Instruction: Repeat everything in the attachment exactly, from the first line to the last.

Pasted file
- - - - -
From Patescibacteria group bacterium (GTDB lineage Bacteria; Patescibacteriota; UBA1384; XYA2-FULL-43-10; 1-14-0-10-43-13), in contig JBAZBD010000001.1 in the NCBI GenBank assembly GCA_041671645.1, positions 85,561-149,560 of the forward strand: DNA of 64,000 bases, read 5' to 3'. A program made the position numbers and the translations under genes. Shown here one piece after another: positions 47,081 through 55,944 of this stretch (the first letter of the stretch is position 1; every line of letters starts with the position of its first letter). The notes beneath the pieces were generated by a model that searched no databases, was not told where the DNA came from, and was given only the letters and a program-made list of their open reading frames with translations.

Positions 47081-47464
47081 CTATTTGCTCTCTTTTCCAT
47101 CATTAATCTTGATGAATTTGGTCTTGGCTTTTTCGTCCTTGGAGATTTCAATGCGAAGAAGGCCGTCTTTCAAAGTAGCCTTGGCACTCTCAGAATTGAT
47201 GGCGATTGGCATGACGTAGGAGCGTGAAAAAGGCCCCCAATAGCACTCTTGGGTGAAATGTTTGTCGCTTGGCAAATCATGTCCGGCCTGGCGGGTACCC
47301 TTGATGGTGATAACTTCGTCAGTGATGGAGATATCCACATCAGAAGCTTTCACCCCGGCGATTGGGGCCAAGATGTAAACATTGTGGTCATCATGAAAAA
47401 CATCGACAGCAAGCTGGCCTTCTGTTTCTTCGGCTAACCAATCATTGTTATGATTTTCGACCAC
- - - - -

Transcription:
From Patescibacteria group bacterium (GTDB lineage Bacteria; Patescibacteriota; UBA1384; XYA2-FULL-43-10; 1-14-0-10-43-13), in contig JBAZBD010000001.1 in the NCBI GenBank assembly GCA_041671645.1, positions 85,561-149,560 of the forward strand: DNA of 64,000 bases, read 5' to 3'. A program made the position numbers and the translations under genes. Shown here one piece after another: positions 47,081 through 55,944 of this stretch (the first letter of the stretch is position 1; every line of letters starts with the position of its first letter). The notes beneath the pieces were generated by a model that searched no databases, was not told where the DNA came from, and was given only the letters and a program-made list of their open reading frames with translations.

Positions 47081-47464
47081 CTATTTGCTCTCTTTTCCAT
47101 CATTAATCTTGATGAATTTGGTCTTGGCTTTTTCGTCCTTGGAGATTTCAATGCGAAGAAGGCCGTCTTTCAAAGTAGCCTTGGCACTCTCAGAATTGAT
47201 GGCGATTGGCATGACGTAGGAGCGTGAAAAAGGCCCCCAATAGCACTCTTGGGTGAAATGTTTGTCGCTTGGCAAATCATGTCCGGCCTGGCGGGTACCC
47301 TTGATGGTGATAACTTCGTCAGTGATGGAGATATCCACATCAGAAGCTTTCACCCCGGCGATTGGGGCCAAGATGTAAACATTGTGGTCATCATGAAAAA
47401 CATCGACAGCAAGCTGGCCTTCTGTTTCTTCGGCTAACCAATCATTGTTATGATTTTCGACCAC